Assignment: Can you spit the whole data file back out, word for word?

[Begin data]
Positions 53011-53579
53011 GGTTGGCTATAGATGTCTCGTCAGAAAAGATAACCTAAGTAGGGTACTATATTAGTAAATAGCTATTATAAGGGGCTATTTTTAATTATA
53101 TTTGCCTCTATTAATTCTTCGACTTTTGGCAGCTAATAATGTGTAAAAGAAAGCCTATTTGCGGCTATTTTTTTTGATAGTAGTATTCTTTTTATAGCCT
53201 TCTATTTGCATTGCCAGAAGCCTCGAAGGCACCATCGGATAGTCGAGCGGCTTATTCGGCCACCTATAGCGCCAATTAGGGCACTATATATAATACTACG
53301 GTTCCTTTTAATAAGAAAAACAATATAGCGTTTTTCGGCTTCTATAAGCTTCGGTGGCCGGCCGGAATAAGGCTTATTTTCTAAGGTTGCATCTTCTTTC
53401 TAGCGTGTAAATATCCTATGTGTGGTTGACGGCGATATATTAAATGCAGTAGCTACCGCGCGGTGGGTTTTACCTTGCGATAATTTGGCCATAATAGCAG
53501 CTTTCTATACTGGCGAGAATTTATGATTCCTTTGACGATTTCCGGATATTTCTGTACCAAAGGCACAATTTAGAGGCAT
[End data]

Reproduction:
Positions 53011-53579
53011 GGTTGGCTATAGATGTCTCGTCAGAAAAGATAACCTAAGTAGGGTACTATATTAGTAAATAGCTATTATAAGGGGCTATTTTTAATTATA
53101 TTTGCCTCTATTAATTCTTCGACTTTTGGCAGCTAATAATGTGTAAAAGAAAGCCTATTTGCGGCTATTTTTTTTGATAGTAGTATTCTTTTTATAGCCT
53201 TCTATTTGCATTGCCAGAAGCCTCGAAGGCACCATCGGATAGTCGAGCGGCTTATTCGGCCACCTATAGCGCCAATTAGGGCACTATATATAATACTACG
53301 GTTCCTTTTAATAAGAAAAACAATATAGCGTTTTTCGGCTTCTATAAGCTTCGGTGGCCGGCCGGAATAAGGCTTATTTTCTAAGGTTGCATCTTCTTTC
53401 TAGCGTGTAAATATCCTATGTGTGGTTGACGGCGATATATTAAATGCAGTAGCTACCGCGCGGTGGGTTTTACCTTGCGATAATTTGGCCATAATAGCAG
53501 CTTTCTATACTGGCGAGAATTTATGATTCCTTTGACGATTTCCGGATATTTCTGTACCAAAGGCACAATTTAGAGGCAT